Searchable abstracts of presentations at key conferences in endocrinology

ea0063s30.2 | Personalised medicine in diabetes and obesity (Endorsed by the European Journal of Endocrinology) | ECE2019

New avenues for novel drugs to treat obesity

Wilding John

Obesity is a chronic disease with significant adverse implications for health. Guidelines recommend first line treatment with lifestyle interventions that include restriction of energy intake, increased physical activity and behavioural modification, but these only reduce body weight by 3–5% initial over 12 months, and weight regain is common. Bariatric surgery is effective, but most suitable for people with more severe obesity or with significant complications such as di...

ea0061ou1 | A year in review: what are the highlights? | OU2019

Is obesity pharmacotherapy finally coming of age?

Wilding John

Obesity is a chronic relapsing disease with significant adverse implications for current and future health. Whilst guidelines recommend first line treatment with lifestyle interventions that include restriction of energy intake, increased physical activity and behavioural modification, these only demonstrate an average decrease of 3–5% initial body weight over 12 months, and weight regain is common. Bariatric surgery is effective, but is generally only offered to people w...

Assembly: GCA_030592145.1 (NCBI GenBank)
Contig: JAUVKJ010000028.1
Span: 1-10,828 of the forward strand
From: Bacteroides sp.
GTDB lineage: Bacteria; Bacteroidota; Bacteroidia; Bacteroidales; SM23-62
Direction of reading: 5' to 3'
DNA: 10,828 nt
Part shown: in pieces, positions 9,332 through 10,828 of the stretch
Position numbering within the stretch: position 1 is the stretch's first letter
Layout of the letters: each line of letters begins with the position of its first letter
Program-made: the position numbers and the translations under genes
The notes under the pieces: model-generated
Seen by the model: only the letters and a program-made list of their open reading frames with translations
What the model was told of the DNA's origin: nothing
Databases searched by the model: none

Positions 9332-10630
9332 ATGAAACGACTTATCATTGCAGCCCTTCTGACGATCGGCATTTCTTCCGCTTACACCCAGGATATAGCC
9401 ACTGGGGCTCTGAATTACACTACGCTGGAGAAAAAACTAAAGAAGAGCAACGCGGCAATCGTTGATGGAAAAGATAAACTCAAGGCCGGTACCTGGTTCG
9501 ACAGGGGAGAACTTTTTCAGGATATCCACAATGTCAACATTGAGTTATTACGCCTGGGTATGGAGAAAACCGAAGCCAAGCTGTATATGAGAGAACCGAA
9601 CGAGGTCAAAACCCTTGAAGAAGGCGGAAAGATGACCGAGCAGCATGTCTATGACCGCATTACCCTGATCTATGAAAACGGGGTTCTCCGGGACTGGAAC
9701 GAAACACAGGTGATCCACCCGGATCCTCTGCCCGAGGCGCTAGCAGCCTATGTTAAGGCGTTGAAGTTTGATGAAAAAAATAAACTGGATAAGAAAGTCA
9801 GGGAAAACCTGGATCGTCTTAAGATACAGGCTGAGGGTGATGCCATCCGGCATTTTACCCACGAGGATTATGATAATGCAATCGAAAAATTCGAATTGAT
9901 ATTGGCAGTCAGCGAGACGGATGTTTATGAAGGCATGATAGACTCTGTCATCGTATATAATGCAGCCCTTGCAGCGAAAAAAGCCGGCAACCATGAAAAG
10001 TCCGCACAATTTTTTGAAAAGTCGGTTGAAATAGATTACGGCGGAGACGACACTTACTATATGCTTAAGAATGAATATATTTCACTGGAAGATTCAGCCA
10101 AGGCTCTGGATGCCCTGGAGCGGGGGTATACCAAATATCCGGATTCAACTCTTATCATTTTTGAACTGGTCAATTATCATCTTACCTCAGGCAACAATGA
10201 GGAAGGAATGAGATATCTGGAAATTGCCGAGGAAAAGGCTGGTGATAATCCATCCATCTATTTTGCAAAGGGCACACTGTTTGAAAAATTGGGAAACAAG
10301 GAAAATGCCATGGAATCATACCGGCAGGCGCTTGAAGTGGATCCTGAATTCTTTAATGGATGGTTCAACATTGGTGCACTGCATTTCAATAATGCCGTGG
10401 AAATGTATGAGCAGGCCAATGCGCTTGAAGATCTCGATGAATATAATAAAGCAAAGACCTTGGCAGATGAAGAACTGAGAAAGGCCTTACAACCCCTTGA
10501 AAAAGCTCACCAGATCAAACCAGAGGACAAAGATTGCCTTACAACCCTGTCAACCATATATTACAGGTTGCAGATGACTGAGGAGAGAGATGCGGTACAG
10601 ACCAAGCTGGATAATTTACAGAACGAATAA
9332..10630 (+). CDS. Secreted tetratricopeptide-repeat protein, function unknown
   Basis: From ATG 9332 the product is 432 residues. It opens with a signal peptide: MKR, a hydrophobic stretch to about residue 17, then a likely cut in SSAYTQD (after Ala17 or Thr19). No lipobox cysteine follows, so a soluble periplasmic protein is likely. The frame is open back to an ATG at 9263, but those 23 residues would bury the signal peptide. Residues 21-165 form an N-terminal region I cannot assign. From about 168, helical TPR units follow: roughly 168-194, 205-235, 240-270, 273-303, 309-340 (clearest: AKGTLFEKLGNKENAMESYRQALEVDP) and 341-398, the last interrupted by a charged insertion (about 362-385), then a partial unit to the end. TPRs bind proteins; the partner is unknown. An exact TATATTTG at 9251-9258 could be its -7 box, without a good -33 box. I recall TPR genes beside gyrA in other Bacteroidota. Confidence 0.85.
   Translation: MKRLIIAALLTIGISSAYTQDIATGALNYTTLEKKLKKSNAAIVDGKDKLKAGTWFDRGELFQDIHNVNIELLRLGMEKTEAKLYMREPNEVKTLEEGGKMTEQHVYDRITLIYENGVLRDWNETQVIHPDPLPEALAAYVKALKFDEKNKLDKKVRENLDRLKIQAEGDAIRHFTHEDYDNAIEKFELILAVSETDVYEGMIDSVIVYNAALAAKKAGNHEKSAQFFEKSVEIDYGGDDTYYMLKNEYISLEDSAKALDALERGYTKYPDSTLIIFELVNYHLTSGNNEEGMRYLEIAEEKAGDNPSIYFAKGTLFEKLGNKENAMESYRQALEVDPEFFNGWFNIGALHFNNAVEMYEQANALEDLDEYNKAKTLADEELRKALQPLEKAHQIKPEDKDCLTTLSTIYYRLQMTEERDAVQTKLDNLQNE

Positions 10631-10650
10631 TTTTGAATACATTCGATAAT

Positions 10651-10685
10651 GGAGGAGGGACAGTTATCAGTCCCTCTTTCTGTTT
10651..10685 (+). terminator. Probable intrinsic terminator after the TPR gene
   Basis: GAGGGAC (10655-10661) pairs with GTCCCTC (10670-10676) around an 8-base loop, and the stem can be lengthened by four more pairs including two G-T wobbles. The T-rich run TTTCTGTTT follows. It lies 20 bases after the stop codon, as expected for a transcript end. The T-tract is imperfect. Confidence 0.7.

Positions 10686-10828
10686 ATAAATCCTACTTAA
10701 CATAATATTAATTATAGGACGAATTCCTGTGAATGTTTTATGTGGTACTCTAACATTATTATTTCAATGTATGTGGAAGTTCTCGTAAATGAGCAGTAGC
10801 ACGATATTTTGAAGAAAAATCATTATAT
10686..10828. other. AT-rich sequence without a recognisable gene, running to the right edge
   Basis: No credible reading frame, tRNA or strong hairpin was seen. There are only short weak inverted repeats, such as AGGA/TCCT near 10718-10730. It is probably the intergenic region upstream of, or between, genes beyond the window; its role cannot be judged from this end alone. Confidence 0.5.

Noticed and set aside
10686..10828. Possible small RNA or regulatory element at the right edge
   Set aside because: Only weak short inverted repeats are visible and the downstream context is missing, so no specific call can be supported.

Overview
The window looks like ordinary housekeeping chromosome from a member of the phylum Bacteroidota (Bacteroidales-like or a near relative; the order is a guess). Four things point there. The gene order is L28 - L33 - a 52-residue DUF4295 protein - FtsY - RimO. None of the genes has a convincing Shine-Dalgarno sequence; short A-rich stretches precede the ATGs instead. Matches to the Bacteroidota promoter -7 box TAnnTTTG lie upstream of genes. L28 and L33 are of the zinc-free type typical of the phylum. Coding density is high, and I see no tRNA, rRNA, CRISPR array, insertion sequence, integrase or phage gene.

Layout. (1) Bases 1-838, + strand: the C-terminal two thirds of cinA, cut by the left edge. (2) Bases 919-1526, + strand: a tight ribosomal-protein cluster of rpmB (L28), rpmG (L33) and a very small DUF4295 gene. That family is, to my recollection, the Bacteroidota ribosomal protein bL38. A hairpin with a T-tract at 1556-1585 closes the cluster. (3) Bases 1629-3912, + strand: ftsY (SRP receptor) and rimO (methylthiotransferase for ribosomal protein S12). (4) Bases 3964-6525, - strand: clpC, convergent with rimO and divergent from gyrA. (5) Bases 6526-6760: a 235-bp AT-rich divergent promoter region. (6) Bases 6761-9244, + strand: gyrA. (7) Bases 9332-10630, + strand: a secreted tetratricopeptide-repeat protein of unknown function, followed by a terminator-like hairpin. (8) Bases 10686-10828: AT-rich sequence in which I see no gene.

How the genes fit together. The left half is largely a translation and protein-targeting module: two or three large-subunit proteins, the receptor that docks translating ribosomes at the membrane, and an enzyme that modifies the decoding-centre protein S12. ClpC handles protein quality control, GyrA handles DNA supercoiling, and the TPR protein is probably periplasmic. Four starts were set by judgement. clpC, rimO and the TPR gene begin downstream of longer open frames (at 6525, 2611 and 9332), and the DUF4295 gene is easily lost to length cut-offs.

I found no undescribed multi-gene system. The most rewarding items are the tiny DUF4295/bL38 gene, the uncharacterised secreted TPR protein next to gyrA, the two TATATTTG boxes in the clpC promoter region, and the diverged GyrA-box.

ea0034cmw1.2 | Workshop 1 (Supported by <emphasis role="italic">Clinical Endocrinology</emphasis>) Management of complex obesity | SFEBES2014

Medical management of severe obesity

Wilding John

Obesity poses a major threat to health, increasing the risk of degenerative diseases and the burden of health costs. Those with severe and complex obesity (often with a BMI > 40 kg/m2) have the greatest burden of co-morbidity and reduced life expectancy are now 2% of the UK population. These patients comprise the majority of referrals to tier 3 obesity services in primary and secondary care. Bariatric surgery is recognised as an effective intervention for approp...

ea0028cmw4.3 | How do I approach... | SFEBES2012

Neuroendocrine assessment in morbid obesity

Wilding John

Severe or morbid obesity is becoming more common and now affects about 2% of the UK population. Neuroendocrine disturbances are a common feature of morbid obesity and include male and female hypogonadism, deficiencies of the GH-IGF-1 axis and features suggestive of Cushing’s syndrome in some patients. Patients with neuroendocrine disturbance can broadly be considered in three main categories: 1. Those with genetic syndromes (eg Prader-Willi syndrome, leptin deficiency, MC...

ea0015s51 | Managing the obese | SFEBES2008

Obesity management: the role of drugs in the 21st Century

Wilding John

The use of drugs for weight loss dates back to the first half of the 20th century. These older agents were mostly amfetamine-derived, centrally acting sympathomimetics, and although effective, their side-effect profile would not be acceptable today. A new generation of drugs, acting on brain serotoninergic pathways was developed in the 1960’s, including fenfluramine and later dexfenfluramine. In the 1990’s, a combination of fenfluramine with an older agent – phe...

ea0061cd2.2 | Case Discussions: complex clinical cases 2.0 | OU2019

Simultaneous islet cell and kidney transplant in a patient with Type 1 Diabetes and End-Stage Renal Failure after Roux-en-Y gastric bypass